The highest degree a nurse can earn is the Doctor
of Nursing Practice, or DNP. Carlow's DNP is unique. Yes, it can be
taken almost entirely online-only two Saturdays per semester are
spent on campus. There's also a solid clinical component. But it's
the leadership component that sets it apart: Carlow doesn't just
teach its future doctors of nursing practice how to be better
nurses. It teaches them how to be better leaders.
This leadership component was an important factor to Angelo
Venditti, DNP '15, regional chief nursing officer (CNO) for
Geisinger Health System North East, based out of Scranton, Pa.
As CNO, Venditti is responsible for overseeing and coordinating
nursing departments and their daily operations in the northeast
region of Pennsylvania. He knows what nurses need.
"Carlow's program is great for chief nursing officers and
nursing directors," says Venditti. "They're nurses, but they're not
necessarily clinically specialized. Carlow's DNP program has both a
clinical and a leadership focus."
Renee Ingel, PhD, is the director of Carlow's DNP program. When
she heard, during a conference call with Venditti and some of his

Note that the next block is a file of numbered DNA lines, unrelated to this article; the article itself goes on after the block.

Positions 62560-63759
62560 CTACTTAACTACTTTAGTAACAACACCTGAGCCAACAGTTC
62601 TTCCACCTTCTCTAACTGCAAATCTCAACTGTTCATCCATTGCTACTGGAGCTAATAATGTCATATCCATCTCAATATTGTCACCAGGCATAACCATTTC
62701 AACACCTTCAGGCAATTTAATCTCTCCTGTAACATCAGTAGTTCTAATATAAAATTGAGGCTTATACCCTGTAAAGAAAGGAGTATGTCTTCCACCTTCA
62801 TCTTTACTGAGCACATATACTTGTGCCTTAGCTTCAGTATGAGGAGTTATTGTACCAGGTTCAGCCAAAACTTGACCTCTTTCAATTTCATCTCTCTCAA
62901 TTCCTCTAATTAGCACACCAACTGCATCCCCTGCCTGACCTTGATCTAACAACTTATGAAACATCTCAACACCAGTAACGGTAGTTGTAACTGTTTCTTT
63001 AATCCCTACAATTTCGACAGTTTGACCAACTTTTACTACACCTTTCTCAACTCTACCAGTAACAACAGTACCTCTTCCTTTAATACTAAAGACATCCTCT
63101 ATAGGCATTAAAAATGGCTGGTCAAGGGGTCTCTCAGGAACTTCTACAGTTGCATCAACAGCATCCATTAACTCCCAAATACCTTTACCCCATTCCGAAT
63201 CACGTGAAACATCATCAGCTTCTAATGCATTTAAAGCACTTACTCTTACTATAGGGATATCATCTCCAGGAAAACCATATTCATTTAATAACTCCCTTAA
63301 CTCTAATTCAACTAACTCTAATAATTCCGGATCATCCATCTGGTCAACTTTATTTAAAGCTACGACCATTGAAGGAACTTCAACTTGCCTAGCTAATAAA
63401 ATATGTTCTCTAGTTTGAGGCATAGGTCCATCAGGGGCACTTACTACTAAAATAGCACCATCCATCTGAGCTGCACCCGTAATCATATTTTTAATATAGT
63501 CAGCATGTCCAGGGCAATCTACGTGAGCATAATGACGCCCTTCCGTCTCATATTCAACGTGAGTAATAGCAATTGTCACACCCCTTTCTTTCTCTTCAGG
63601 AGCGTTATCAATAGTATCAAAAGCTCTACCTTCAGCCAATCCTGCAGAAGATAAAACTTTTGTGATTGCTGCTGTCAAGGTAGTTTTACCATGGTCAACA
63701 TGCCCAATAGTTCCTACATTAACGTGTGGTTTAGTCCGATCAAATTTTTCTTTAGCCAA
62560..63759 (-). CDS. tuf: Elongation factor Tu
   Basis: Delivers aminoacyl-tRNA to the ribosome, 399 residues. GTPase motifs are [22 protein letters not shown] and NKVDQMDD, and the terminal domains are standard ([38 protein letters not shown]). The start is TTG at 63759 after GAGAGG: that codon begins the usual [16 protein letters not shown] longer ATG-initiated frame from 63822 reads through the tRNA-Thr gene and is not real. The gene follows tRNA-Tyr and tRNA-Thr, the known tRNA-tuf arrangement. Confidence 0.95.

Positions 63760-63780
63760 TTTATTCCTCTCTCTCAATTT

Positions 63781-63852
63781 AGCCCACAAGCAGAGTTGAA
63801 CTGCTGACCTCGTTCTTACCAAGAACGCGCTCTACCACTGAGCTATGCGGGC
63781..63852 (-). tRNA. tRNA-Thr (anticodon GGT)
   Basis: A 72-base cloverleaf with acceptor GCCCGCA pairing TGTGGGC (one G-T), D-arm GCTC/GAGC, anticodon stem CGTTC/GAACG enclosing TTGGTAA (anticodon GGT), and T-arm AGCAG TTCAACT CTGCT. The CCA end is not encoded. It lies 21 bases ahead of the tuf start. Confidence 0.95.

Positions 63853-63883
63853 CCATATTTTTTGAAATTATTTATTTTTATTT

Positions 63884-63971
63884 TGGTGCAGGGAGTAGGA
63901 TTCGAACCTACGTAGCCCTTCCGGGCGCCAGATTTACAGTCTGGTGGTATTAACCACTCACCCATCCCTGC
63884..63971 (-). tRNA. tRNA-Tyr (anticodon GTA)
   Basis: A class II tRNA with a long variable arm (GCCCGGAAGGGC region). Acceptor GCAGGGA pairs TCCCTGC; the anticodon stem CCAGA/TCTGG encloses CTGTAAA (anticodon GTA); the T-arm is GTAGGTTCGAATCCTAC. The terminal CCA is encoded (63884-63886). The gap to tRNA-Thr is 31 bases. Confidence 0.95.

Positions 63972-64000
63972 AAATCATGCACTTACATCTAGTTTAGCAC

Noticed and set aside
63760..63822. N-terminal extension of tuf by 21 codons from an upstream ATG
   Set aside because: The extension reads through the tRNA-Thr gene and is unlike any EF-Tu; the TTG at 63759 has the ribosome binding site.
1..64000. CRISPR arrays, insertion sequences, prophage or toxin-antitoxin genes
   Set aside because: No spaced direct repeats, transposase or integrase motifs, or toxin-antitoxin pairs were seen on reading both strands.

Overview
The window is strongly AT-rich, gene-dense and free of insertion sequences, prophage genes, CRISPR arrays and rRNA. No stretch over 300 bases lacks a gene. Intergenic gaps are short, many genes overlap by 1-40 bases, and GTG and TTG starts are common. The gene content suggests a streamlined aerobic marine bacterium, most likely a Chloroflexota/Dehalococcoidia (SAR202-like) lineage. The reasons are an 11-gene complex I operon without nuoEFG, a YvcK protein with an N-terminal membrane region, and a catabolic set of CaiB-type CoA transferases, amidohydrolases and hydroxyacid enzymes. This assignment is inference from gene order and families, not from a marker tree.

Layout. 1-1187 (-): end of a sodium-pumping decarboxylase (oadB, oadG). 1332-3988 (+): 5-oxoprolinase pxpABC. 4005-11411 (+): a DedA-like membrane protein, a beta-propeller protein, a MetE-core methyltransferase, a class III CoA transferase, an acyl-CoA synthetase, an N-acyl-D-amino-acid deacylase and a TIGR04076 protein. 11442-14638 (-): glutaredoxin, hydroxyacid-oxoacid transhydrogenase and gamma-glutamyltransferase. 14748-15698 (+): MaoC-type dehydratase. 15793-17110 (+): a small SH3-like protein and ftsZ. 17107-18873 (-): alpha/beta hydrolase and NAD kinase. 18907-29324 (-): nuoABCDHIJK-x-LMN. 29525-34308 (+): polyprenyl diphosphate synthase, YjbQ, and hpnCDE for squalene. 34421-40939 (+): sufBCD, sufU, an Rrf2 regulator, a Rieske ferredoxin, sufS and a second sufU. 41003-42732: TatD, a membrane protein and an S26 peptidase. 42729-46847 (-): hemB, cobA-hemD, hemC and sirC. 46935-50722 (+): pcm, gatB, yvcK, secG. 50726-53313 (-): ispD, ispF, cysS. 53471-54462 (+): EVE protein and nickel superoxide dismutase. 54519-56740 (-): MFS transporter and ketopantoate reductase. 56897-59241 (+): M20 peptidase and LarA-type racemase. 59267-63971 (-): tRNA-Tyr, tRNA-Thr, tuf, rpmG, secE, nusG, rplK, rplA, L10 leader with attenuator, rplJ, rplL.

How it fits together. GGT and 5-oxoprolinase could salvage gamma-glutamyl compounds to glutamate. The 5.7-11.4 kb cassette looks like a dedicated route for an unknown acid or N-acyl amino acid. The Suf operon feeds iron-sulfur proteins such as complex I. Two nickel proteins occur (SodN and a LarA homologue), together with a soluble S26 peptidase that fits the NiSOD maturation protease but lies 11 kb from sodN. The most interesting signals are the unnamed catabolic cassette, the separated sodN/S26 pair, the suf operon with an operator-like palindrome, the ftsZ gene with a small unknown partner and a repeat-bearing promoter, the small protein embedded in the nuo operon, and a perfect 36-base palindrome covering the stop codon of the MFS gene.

staff, that Western Pennsylvania lacked nursing leadership
programs, she did a double-take.
"This is exactly who Carlow's DNP is for - systems-level
thinkers and change agents. It made perfect sense for us."
On Venditti's recommendation, Ingel and Wendy Phillips, director
of graduate admissions at Carlow, visited the three Geisinger
hospitals in the Scranton area-Geisinger Northeast, Geisinger
Community Medical Center, and Geisinger Wyoming Valley Medical
Center. Their mission? To spread the word about Carlow's doctoral
nursing leadership program.
"We tried a 'Tea Cart,' approach," recalls Phillips. "Along with
a hospital representative, we went around the hospitals to give
snacks and hot coffee or tea to the nurses working there, as a way
of thanking them for the work they do. We also let them know about
Carlow and what we can offer them."
They found exactly what Venditti promised: a huge demand for a
DNP program that encourages and enriches the leadership necessary
for the ever-growing contingents of nurses in all aspects of
"This program brings together an entire cohort of folks from one
system," says Ingel. "Using a cohort format provides unique
opportunities for those within a single healthcare system to work
together, which creates peer support. The students can help each
other and collaborate very efficiently."
Because the Tea Cart was a great success. Phillips and Ingel
easily recruited nine new DNP students from that visit alone, but
Ingel expects more. "Typically, we get the most students enrolling
for fall toward mid to end of summer." This effort won't stop
there -- they plan to take the same approach to other
As the landscape of higher education shifts, notes Phillips, the
need for fresh approaches to recruitment is more important than
"Outreach like this is a great way to connect the efforts of
alumni, faculty, administration and admissions," she says. "We're
all working toward the goal of recruiting and educating new
students at Carlow."